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Saturday, August 29, 2015

Lucas McCain on the Confederate Flag

Old episodes of the series, The Rifleman, show up on local channels from time to time. One episode, "The Prisoner" (1961), gave us insight into Lucas McCain's history. You know Lucas. He's the good guy, "the rifleman", the guy with the cool gun. Always on the side of the right. This episode has McCain running into a couple of Confederate soldiers (after the war was over) who recognized him. Apparently Lucas was in the Union Army. Well, they caused problems and Lucas had to straighten it out and in the end both soldiers were dead.

There, at the end of the episode, Lucas's son, Mark, asked him about the Confederate flag the men had with them. He asked why they had it. "You always told me a flag was a symbol of courage." They had been cowards. Lucas offered a completely politically incorrect analysis. "This flag stands for the bravery of all the men who fought and died under it. The men who fought against it. Only to prove in the end that victor and loser were one and the same-free men in a free country."

Poor Lucas. Clearly a racist. Oh, wait ... no. He had been on the Union side. Hmmm. But how did he (Hollywood) get away with something like that? Or, rather, how did Hollywood writers get away with putting those words in his mouth? Apparently no one was paying attention? Mind you, I have no great love for the Confederate flag. In fact, couldn't care less. But when America is up in arms about a flag or Hollywood stars are working to change the name of a school because of an ancient connection to something distasteful, it all seems so ludicrous to have something like Lucas McCain's take on it out of Hollywood. And they want to tell me that morals haven't changed.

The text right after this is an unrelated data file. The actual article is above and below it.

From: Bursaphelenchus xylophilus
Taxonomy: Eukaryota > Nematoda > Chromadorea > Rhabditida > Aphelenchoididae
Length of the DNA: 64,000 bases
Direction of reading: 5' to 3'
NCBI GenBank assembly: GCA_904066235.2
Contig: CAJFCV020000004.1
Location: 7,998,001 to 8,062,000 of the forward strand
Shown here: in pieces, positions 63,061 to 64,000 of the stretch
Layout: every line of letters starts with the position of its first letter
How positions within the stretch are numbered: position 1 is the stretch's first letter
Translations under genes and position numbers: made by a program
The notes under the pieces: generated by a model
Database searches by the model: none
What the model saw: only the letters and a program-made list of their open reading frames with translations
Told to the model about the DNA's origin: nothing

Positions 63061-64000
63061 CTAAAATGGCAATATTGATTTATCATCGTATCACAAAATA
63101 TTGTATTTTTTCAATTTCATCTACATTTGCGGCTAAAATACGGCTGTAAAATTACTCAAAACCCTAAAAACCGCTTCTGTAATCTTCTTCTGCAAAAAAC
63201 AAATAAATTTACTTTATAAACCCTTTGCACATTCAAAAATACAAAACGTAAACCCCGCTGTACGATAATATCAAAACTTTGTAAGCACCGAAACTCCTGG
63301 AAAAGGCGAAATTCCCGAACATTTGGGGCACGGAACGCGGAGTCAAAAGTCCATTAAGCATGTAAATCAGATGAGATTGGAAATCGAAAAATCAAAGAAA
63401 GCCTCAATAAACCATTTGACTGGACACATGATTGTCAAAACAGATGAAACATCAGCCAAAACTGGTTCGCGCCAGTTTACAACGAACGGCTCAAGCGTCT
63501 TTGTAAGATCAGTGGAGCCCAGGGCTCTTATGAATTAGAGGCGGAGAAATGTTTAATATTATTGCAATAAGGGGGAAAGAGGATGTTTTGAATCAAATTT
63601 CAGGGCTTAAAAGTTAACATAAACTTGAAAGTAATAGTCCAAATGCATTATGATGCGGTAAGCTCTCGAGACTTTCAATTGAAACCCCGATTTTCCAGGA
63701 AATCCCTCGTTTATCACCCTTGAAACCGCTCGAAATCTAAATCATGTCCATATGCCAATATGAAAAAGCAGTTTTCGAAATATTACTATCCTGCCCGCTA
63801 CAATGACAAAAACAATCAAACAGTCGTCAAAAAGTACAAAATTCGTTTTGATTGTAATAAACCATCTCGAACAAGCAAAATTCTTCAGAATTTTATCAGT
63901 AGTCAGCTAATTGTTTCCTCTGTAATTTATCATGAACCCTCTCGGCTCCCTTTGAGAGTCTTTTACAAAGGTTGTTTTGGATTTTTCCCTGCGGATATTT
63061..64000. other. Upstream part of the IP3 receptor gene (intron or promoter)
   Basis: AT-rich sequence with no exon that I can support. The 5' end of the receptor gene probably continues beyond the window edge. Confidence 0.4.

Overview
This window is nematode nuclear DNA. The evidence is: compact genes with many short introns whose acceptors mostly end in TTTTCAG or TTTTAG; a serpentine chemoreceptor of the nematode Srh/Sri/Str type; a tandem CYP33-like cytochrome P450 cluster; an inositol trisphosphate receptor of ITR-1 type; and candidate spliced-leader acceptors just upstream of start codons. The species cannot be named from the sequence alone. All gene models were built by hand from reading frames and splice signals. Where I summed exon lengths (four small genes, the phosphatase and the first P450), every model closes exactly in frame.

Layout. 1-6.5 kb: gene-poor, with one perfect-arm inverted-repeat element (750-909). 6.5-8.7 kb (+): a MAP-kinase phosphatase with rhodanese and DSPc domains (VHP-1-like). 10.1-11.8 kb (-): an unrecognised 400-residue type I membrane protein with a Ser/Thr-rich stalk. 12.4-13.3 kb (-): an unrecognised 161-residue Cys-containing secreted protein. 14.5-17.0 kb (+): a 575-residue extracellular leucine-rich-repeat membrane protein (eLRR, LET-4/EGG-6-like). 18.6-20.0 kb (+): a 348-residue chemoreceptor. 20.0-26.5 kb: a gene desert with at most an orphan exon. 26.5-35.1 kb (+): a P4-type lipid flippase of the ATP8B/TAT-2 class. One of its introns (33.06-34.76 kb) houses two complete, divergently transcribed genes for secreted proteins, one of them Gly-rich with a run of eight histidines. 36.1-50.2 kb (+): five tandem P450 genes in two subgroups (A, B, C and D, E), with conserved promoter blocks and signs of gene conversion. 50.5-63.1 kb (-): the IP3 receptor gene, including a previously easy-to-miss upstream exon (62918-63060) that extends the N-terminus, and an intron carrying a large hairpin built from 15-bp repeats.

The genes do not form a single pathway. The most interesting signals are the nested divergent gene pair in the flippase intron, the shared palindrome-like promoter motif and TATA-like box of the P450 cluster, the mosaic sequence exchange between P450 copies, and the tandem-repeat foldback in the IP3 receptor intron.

3 comments:

Marshall Art said...

Still love that show.

Dave Black said...

Stan- get over yourself and your fellow liberals attitudes about the Confederate battle flag. First, that was taped 56 years ago - eons before political correctness reared its ugly head. Second, Lucas McCain's analysis was spot on for when you fight for what you believe in, you have to be brave in order to do so. If you can separate yourself from the contemporary rhetoric you might be able to view things from a different, more historically accurate perspective. Good luck to your future

Stan said...

My "fellow liberals attitudes"??? I suspect you did not catch the sense in which I wrote that. It was pointing to the error of those who wish to remove all vestiges of the Confederate flag. (Please note that I am in no one's estimation "liberal".) I was commending the speech, not crucifying it.